Which means if you’re a business owner and you’re asked to provide a service in a manner that conflicts with your beliefs, too bad.
The Supreme Court has refused to hear an appeal from Christian photographers in New Mexico who were fined and admonished by the New Mexico Supreme Court for declining to work a same-sex ceremony. According to the Fox News article, the attorney for the couple argued that “as a public business (the photographer) is required to follow the same anti-discrimination laws as any other company.”
Is it presumptuous of me to assume that the definition of “discrimination” would have as much of a double-standard as it did for Eich, the former CEO of Mozilla who was forced to resign after it was discovered he donated $1,000 to Proposition 8 in California?
Let me offer a scenario: There is a gay photographer who runs their own business. A Christian fundamentalist couple planning a very religious wedding ceremony approach the photographer to take photos for it. The photographer declines it, citing the fact that her beliefs are at odds with the religious nature of the wedding that does not accept gay marriage as legitimate. The couple sues for discrimination.
Does anybody really think they will win?
Didn’t think so.
Naturally, I think neither should win. A gay photographer has as much of a right to discriminate against religious couples as a Christian photographer has the right to discriminate against gay couples. If it is their business, it is their private property, and as such they have a right to do with it as they please.
Think of the implications of this state Supreme Court ruling and the SCOTUS declining it: The premise is that you do not actually own your business. You start it, run it, comply with all the laws and regulations and must maintain it. But the government gets to reap the fruits of your labor via the income tax and then dictate the manner in which you decide with whom you shall conduct business.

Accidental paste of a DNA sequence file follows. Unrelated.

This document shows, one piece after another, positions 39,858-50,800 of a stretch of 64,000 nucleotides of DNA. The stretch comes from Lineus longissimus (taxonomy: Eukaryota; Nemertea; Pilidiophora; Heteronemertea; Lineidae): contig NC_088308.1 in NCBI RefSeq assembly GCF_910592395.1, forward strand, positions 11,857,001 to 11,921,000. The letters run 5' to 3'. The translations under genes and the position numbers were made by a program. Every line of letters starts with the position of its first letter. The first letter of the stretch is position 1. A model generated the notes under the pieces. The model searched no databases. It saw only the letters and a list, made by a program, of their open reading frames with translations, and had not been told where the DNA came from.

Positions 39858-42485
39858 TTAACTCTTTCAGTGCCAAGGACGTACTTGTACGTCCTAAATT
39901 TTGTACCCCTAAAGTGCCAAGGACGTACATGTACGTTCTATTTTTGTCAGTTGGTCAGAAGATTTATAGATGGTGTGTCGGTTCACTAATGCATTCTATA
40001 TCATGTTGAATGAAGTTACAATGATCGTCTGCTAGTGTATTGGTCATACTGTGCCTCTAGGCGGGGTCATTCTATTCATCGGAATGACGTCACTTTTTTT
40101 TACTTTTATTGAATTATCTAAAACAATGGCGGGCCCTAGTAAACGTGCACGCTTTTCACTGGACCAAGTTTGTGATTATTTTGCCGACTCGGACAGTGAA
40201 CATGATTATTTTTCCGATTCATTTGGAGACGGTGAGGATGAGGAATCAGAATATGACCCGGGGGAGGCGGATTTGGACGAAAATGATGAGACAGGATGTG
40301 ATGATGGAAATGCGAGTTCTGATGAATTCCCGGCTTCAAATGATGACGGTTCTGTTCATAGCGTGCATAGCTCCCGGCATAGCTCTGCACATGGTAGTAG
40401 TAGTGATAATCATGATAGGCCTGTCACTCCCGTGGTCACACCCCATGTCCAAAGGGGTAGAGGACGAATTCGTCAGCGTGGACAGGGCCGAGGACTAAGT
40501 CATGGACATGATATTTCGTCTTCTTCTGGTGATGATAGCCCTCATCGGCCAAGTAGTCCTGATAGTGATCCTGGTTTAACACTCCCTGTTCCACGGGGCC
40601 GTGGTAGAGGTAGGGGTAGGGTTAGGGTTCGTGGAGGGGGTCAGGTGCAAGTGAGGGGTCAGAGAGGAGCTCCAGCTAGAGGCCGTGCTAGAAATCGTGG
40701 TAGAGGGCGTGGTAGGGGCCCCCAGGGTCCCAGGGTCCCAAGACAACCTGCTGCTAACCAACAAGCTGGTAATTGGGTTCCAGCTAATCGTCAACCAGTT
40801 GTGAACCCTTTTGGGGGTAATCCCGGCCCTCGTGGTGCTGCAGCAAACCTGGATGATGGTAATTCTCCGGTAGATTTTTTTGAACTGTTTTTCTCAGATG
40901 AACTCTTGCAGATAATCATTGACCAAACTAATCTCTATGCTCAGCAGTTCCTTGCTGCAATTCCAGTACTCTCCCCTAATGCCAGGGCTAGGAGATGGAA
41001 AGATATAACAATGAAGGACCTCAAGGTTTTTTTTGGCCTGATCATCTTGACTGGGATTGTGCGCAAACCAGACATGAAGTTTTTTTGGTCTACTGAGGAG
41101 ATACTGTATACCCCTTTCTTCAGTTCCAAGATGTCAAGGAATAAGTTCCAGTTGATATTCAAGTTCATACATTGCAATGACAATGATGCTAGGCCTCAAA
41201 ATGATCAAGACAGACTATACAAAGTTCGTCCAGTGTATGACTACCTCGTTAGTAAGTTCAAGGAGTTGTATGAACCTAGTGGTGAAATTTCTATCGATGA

Ultimately, this won’t change anything. Christian photographers, if they are smart, will simply require couples to fill out a form and then send out a decline or acceptance letter or email, much like a company sends out a rejection letter to those who apply for a job there.
And, more importantly, it’s not going to lead to tolerance, only more animosity against those who use the State to force other people to do what they want through coercion and threats of violence.
William Norman Grigg correctly points out that this amounts to involuntary servitude.
A slave is somebody compelled to provide service to another. Elane Huguenin, a wedding photographer from New Mexico, was arraigned before that state’s “human rights” soviet for politely declining to provide her services to a lesbian couple planning a “commitment ceremony” (the state doesn’t recognize same-sex marriage)…….
In its ruling upholding the actions of New Mexico’s “human rights” soviet, the State Supreme Court claimed that the lesbian couple had a right “to obtain goods and services from a public accommodation without discrimination on the basis of … sexual orientation.” This assumes that business owners like Huguenin have a duty to provide such services – and no right to decline participation in that transaction. In other words, involuntary servitude – despite being explicitly banned by the 13th Amendment – is justified in the service of “anti-discrimination” policy.